The next instalment in the Expat Interview Series! I’ve reached out to expats in different countries to hear why people might choose to move abroad, and how they do it. If you want to know more about moving to a particular country this is the place. If you’re interested in taking part, or want to see a certain place featured let me know!
In my mission a few years ago to visit all of Australia’s state capitals (I’m still looking at you Darwin) I went to Adelaide, and fell in love. It was May, and autumn colours showed off the city in all its glory. I was lucky enough to have a local show me around, and I came away thinking that Adelaide is definitely underrated. Honestly? I would move to Adelaide! There were so many things to do! That’s why I was so happy to be able to interview Domi from Expat Bug about her experiences as an expat living in Adelaide. If you’re moving to Australia, don’t discount this city! Just read below to find out why…
Tell us about yourself
I was bitten by the expat bug and made my first move to Brazil in 2010 when I was 20 years old. A 6-month stay to study and do an internship that changed my perspective of life. Since that experience, I told myself that I would continue stepping out of my comfort zone to experience new ways of living, new cultures and meet new people. I have lived in 4 countries and I have no intention of stopping my adventures!
Hi! Salut! My name is Domi, a Frenchie who moved to Australia 3 years ago. I come from a small city in France called Châteaudub. It is located about 2 hours away from Paris. I am the eldest from a family of 5. I am now glad to call OZ home and to say that I am going ‘on holidays’ to France.
What made you decide to move to Adelaide?
Moving to Adelaide was quite a sudden and quick decision I made. In 2013, I met the American guy who now has to cope with me every day. After dating for a few months, my J-1 visa ran out and I had to go back to France. Because we both enjoy travelling and changing adventures, we made a plan to be reunited in a third-party country.
After investigating which countries will fit both of our careers, our personalities and mother tongues, we decided to go to Australia. The perfect place for two lazy beach lovers. An easy transition in terms of language and culture shock.
Adelaide came up later to be our final destination when I was offered a 6-month contract at the Alliance Française d’Adelaide, a French organisation promoting French language and culture. Then, we started preparing both our moves from France and from the U.S. selling what we owned, getting our visas sorted out and working out all the necessary paperwork for our relocation overseas.
Don’t fear the decision of moving to a foreign country, it might change your life forever!
Tell me about the cost of living in Adelaide
Most people who live or visit Australia are aware of the high cost of living in Australia. This is due to a higher level of salaries. People are paid more to cover the cost of living.
One big expense is the rent. Be prepared to pay about $300 per week for a decent place. This is why house shares are really common for young people. The housing prices may seem outrageous. However, once you have a job, rent becomes part of your bill routine. Moreover, Adelaide rent prices are much lower compared to Sydney or Melbourne. For short-term travellers, simply use Airbnb, hostels, house sitting or house swap. Adelaide is frequented by tourists year round, thus there are many places to stay for every budget.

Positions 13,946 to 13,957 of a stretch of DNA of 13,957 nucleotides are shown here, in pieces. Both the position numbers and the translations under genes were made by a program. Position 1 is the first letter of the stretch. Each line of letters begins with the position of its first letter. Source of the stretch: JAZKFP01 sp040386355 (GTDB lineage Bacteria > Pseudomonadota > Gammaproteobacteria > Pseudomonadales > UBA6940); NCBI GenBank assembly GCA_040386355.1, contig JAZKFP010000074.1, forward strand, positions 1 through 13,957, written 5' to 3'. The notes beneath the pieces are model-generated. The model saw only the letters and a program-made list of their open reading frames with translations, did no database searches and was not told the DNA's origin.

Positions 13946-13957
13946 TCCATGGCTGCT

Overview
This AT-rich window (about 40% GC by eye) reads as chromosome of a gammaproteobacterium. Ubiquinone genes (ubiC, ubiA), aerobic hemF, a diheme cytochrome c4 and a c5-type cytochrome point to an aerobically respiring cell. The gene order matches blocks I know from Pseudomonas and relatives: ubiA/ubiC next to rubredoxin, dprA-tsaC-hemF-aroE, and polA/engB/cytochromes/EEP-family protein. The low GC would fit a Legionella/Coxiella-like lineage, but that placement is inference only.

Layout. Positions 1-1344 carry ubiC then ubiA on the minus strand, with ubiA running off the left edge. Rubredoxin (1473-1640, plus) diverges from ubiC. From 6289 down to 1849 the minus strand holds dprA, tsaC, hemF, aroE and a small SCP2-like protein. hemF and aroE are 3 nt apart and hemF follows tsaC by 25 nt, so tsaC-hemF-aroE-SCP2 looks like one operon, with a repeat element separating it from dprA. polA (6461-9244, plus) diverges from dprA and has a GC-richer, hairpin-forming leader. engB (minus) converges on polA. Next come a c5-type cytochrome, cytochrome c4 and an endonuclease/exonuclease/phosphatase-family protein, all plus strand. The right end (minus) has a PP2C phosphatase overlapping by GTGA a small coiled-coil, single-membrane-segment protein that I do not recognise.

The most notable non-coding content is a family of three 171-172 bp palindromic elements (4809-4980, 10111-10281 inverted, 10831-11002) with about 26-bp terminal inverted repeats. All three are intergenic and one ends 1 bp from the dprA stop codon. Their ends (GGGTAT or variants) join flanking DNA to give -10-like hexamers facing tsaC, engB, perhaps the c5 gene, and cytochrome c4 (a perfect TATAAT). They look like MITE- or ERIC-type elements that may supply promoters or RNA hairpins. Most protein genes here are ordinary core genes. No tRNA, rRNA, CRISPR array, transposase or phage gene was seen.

In terms of transportation, no big surprise! Public transport is easy and affordable. A bus ticket would only cost you $2 AUD. However, some buses only run once every hour if you need to go to remote suburb. One strength is the tram line connecting Adelaide CBD (centre city) to Glenelg, its beachside suburb.
If you are planning on hiring or buying a car, be aware of a few essential rules: drive on the left side, beware of kangaroos on backcountry roads and don’t mind the Aussie passive aggressive attitude. Car drivers might not pay close attention to pedestrians and bicyclists. Sometimes it may even feel that cars have complete priority over everyone else.
In general Adelaide is one of the cheapest big cities of Australia. Groceries would cost you about $90 for a month worth of food and other goods. Milk is only $2 AUD for a 2 litre bottle ; a beer at a liquor store is $4-$5 AUD compared to $8-$12 AUD at a bar or a pub. A tasty loaf of organic bread can cost up to $8 when off-brand sliced white bread is only $0.85 AUD.
How did you find the job seeking process?
Finding a full-time position has been a long journey for me. Once my 6-month contract with the Alliance Française d’Adelaide was over, I entered a long unemployment and active job seeking period.
From door-to-door sale representative, magazine distributor to waitress at an ice cream shop and a bakery, I was persistent in finding a real job. About six months later, I got an interview for an admin position at the Australian Institute of Business My perseverance paid off when they offered me my first full-time job in Australia.
I found the job seeking process as difficult as anywhere else. However, I was surprised when my partner who is American and a native English-speaker also had difficulties in getting positive answers. We found out that some Adelaidean employers like that candidates have previous experience in a local business and/or an Australian degree. Fair enough, but we needed a first chance in order to get that local work experience.
In other words, finding a job in Adelaide should be quite an easy task for everyone. If I could give a few pieces of advice to myself, I would say:
● Get your resume and cover letter translated into Australian standards
● Register with local recruitment agencies such as Entree, Hudsons and Hays
● Check Gumtree for temporary or backpacker jobs on a daily basis
● Have a walk around your neighbourhood and watch out for recruitment signs
● Chat with locals. You never know, their business might have a recent vacancy that could fit your profile!
Do you need a visa to live in Adelaide?